Who What Why Where When How

 

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Some 50 years apart, Joe E. Brown and I pursued our ambitions related to the business of entertainment.

While he delved into fictional situations of entertainment, acrobatics, movies, and the like, I got involved in newspaper reporting and its credo of telling a story by using the six-factual approach: who was the story about, what happened, where did it take place, when did it happen, why did it happen, and how did it happen?

Normally, most newspaper editors demand that those who, what, why, where, when, and how answers appear in the first paragraph, or two, of the total news story, setting the entire tone for the informative, factual article.

Here’s an example of a paragraph from the Sports Section of a local newspaper told in one sentence that gives the whys and wherefores of the coming story:

“LeBron James recorded a triple-double, Kyrie Irving scored 40 points and the Cavs, bothered by chatter from Golden State’s players, broke scoring records while outperforming the NBA’s most electrifying offense in a testy Game 4 filled with technical fouls Friday night, beating the Warriors 137-116 and snapping their 15-game playoff winning streak.”
WHO = LeBron James and the (Cleveland) Cavs
WHAT = game 4 win
WHY = response to other team’s chatter and attempting to break Warriors’ win streak
WHERE = game 4 (location — Cleveland — already shown in dateline), but Quicken Loans Arena could have been included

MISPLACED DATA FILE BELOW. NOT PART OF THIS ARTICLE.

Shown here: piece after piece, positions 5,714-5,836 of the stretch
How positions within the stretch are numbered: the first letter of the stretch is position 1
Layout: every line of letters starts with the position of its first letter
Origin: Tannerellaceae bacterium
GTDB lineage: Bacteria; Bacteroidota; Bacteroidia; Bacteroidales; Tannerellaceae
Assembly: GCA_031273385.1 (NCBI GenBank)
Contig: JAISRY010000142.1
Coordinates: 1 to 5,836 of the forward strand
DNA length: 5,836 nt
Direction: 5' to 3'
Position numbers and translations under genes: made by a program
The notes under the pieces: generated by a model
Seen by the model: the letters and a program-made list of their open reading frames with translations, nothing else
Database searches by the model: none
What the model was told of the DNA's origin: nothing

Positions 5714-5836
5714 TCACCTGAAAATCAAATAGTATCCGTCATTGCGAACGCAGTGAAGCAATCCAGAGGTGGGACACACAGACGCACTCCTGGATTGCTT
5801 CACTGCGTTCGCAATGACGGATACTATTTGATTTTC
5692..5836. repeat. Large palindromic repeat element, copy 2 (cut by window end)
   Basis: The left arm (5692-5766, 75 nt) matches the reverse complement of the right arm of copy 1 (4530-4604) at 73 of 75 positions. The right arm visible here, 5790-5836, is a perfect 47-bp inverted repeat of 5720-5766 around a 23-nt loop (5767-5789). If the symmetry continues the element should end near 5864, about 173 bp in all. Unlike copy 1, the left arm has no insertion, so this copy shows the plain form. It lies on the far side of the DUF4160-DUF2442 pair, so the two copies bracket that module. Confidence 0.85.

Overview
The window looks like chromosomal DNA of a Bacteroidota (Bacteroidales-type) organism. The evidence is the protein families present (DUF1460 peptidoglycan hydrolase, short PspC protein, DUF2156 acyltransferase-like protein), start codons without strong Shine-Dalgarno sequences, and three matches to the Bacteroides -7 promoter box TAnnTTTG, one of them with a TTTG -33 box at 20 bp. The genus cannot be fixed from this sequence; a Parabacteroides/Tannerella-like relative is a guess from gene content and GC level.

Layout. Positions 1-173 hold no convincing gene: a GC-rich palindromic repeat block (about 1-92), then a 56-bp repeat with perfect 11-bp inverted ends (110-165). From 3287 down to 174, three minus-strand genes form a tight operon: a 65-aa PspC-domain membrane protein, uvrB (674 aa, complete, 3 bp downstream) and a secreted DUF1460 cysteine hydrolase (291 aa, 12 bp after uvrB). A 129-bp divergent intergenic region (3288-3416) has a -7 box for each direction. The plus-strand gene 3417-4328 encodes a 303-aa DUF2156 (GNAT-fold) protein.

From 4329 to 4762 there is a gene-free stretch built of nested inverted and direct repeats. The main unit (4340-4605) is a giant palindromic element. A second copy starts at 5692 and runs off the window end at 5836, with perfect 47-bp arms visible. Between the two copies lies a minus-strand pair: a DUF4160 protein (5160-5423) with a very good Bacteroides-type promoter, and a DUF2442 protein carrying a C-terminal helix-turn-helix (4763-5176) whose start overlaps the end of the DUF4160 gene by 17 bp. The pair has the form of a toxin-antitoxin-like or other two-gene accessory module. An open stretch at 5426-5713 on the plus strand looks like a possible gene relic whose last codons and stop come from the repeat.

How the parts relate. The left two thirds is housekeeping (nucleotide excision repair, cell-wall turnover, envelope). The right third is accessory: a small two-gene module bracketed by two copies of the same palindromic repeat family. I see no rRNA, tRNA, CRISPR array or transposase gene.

WHEN = Friday night
HOW = broke scoring records while outperforming the Warriors’ offense

Basically, all the six-factual approach is accounted for in this one-sentence paragraph. Now the details can be added to the story.

In Joe E. Brown’s autobiography, “Laughter is a Wonderful Thing”, as told to Ralph Hancock, a typical long sentence of information is the following one:

“Thus the birth of the town’s most famous citizen got only a bare mention in (The Holgate) Times (which later became the Henry County Review, ‘Independent in all things — Neutral in nothing’), and he rated that only because Dr. Archer was the town’s leading M.D.”

The differences in newspaper reporting and factual book-length manuscripts is clear. The newspaper paragraph crams in as much information in as little space as possible, while the book discussions unfold at leisurely speed.

And, although I soon discovered my first love was Fiction writing, my newspaper writing experience and education was what enabled me to meet and interview Joe E. Brown in 1965. For that, I’m ever thankful, even all these many years later.

To know that our different pursuits ultimately brought us together at one place in time to create a who-what-why-where-when-how scenario is pretty magical.

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Credit:
Photo copy from the personal and copyrighted collection of Barbara Anne Helberg